‘Over half the volunteers who have worked on and since moved on from the project have actually gone on to work or college, so that is something we’re doing quite well.’
The online format with unrestricted space encourages a wide range of content, so CoolFruit run an open submissions policy for anyone within CoolTan Arts who wishes to participate.
Hattie is a volunteer at CoolTan Arts and has been working on the CoolFruit team as a writer since early 2014. She says there are a number of elements she enjoys, such as the supportive group environment.
‘It’s a good thing to have structure in my week and allows me to meet up with people that have a common goal: producing the magazine. I try and write about things that I wish I had known and would have found helpful. It feels like we’re doing something that not only helps us, but helps other people.’
Read the December issue of CoolFruit.
You can help support projects like this - make a donation to SLaM today.]]>
Part of the Child and Adolescent Mental Health Services (CAMHS) Clinical and Academic Group, Carelink is a mental health and therapeutic service in Southwark for children in foster care and their carers. It offers support to young people up to the age of 18 who may be going through emotional distress or behavioural difficulties, often as a result of challenging early life experiences that resulted in them going into care.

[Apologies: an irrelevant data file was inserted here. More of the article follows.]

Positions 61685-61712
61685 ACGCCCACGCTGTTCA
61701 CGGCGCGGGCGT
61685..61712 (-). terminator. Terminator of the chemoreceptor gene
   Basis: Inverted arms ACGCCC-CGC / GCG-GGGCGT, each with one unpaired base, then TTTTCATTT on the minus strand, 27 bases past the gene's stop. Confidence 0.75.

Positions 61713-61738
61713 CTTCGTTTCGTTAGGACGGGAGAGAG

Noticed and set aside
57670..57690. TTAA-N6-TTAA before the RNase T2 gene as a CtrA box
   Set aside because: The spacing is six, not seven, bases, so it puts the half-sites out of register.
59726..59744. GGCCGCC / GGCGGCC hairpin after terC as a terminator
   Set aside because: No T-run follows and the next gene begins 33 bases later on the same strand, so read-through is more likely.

‘The majority of the children we see have experienced abuse or neglect growing up,’ says Ella. ‘Carelink gives them somewhere to talk about distressing things or helps them use play, art, or drama to express their feelings. Support is also given to foster carers around how best to help the child in their new home and to schools around how to support child's development.’
Ella, who has worked at SLaM since June 2014, was inspired to fundraise by one particular young service user with learning difficulties and her interaction with Carelink’s resources.
‘She was due to transition from foster care to adoption,’ explains Ella. ‘We were using two dolls’ houses to try and help her think about where she was now and where she was going and to allow her to begin to express her feelings around the move. The girl looked at the dolls’ house that represented her new home and began to inspect it closely, looking at the various bits of furniture, which were all quite worn and worse for wear due to repeated use. It was as if she questioned whether she would like to move into this old, shabby house.
‘This experience led me to think that raising money for more resources such as new dolls’ houses, furniture and art materials would help our work with children who were very much in need of support.’